All three Kingwood Pieces shown together closed
Whilst away on a skiing holiday in Colorado , I received a mobile call from my clients near Washington telling me that they have sold that house and are now concentrating on their property in California but regrettably there is no space available in their beachside home for the Escritoire and Cabinet which they acquired all those years ago . They felt the best way to therefore dispose of these would be to see if I would handle them again and asked if I could remember the items. (Once seen, never forgotten!) This is how I am now able to offer all three but remember that all this started over a decade ago with the Kingwood Oyster Veneered Escritoire.
This is not the end of the story by any means as having all 3 together has enabled further research to be done and comparisons to be made between the pieces. The back of the escritoire became loose in transit back to the UK so I had to remove the boards to the back of the base and replace a couple of minor sections which was when we found the pattern
for the doors of the most recently acquired Cabinet on Chest proving conclusively that they must have come from the same workshops at the same time and when you compare the pattern of the two doors you will see that it is the same as the design running across the fall front of the Escritoire. The scale of the pattern is identical to the size of the Cabinet doors.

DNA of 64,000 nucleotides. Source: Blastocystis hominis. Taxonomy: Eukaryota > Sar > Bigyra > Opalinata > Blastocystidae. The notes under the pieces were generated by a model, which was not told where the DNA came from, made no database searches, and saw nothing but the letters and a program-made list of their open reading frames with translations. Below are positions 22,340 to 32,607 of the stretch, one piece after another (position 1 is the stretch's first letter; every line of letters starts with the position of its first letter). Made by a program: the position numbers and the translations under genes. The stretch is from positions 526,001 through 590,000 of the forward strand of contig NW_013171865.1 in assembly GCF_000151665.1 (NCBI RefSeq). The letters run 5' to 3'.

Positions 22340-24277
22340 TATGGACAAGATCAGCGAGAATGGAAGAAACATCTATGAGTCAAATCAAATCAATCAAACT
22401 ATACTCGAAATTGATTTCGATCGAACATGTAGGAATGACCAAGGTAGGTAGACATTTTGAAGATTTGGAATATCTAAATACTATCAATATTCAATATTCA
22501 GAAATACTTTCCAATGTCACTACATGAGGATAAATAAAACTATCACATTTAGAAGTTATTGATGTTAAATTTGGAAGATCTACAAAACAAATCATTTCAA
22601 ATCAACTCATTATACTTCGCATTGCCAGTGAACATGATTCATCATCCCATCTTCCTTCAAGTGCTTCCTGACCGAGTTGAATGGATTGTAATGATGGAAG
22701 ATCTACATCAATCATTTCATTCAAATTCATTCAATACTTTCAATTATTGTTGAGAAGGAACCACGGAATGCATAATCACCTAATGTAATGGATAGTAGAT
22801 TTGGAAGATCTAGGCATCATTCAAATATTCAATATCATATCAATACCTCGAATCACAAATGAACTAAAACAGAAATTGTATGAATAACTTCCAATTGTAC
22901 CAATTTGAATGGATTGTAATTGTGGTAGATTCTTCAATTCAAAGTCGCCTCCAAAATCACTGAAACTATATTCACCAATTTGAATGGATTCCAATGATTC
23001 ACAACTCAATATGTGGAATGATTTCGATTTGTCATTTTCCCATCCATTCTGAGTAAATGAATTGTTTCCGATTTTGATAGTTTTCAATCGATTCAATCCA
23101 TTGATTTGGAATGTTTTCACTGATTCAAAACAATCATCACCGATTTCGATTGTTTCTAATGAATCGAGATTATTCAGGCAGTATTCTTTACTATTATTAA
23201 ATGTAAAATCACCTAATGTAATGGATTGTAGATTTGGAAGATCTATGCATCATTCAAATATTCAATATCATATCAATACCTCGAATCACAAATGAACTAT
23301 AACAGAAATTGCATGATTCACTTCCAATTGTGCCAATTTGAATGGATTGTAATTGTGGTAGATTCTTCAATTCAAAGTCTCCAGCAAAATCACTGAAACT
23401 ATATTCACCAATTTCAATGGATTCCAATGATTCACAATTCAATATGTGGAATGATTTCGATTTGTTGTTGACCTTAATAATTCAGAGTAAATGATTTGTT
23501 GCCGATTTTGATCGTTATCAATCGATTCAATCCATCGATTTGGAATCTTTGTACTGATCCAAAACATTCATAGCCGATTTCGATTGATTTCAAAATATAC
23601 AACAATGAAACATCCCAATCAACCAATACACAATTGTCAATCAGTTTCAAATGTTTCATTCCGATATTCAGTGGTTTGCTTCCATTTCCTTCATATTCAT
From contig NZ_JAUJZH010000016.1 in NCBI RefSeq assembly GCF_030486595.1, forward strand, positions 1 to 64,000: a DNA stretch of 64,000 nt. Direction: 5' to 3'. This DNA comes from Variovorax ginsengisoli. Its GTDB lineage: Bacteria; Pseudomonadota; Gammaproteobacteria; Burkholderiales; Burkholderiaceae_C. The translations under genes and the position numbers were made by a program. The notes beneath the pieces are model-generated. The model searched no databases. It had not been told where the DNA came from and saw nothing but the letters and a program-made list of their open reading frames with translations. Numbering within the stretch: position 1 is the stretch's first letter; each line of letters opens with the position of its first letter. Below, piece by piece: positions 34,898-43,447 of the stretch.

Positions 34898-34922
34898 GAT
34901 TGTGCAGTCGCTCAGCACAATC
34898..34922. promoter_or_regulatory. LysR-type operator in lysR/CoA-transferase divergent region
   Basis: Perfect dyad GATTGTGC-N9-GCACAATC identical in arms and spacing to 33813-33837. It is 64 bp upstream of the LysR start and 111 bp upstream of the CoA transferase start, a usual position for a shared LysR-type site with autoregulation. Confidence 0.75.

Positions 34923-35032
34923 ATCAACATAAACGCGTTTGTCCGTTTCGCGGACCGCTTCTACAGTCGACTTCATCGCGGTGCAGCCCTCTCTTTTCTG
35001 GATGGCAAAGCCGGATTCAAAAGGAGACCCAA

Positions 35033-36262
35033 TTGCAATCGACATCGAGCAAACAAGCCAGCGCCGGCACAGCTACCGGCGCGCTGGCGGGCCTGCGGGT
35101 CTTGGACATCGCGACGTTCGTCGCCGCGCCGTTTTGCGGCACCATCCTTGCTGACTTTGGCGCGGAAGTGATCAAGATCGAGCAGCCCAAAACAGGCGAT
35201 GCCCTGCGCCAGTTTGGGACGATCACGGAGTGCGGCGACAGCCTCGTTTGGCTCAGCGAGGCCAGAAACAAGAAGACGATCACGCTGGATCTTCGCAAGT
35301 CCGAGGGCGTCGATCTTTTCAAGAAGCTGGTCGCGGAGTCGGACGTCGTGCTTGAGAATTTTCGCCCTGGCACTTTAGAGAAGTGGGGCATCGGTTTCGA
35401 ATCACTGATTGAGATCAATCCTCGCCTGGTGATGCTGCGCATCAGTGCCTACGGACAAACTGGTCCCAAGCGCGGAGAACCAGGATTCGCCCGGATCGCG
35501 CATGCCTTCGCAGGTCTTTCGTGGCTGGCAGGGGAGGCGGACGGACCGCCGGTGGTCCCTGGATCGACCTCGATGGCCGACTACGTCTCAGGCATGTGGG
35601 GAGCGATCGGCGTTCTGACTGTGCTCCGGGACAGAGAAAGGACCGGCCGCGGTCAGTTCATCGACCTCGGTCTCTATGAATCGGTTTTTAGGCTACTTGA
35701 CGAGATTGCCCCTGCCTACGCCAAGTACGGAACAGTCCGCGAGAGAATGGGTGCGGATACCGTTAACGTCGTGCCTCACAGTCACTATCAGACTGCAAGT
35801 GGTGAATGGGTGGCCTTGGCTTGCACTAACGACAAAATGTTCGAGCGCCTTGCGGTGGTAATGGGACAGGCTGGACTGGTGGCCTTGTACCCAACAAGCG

We now know who almost certainly made these pieces and we know from research and experience that they were all made towards the end of the 17th. Century. Dr. Bowett tells us in his book that Kingwood, or Princeswood as it was also called, was the rarest and most expensive of all the timbers available to London Cabinetmakers coming as it did from only a small area of Brazil. It is not a huge tree on the scale of Mahogany but more of a large bush making it impossible to find therefore in large pieces. That is one of the reasons it lends itself to this type of geometric pattern veneering.
Given this, these would have been prohibitively expensive for almost all the population of Great Britain in the aftermath of the Great Fire of London. Only one of the top courtiers or a member of the Royal Family would have had an income commensurate with the ability to house the Kingwood Cabinets. They were made at a time when Sir Christopher Wren's new St. Paul's Cathedral was still being built and most of the finest craftsmen were gathered in the vicinity of this massive project so to learn that Pistor had his workshops in Ludgate Hill, round the corner from the Cathedral, comes as no surprise. Who then were they commissioned by or for?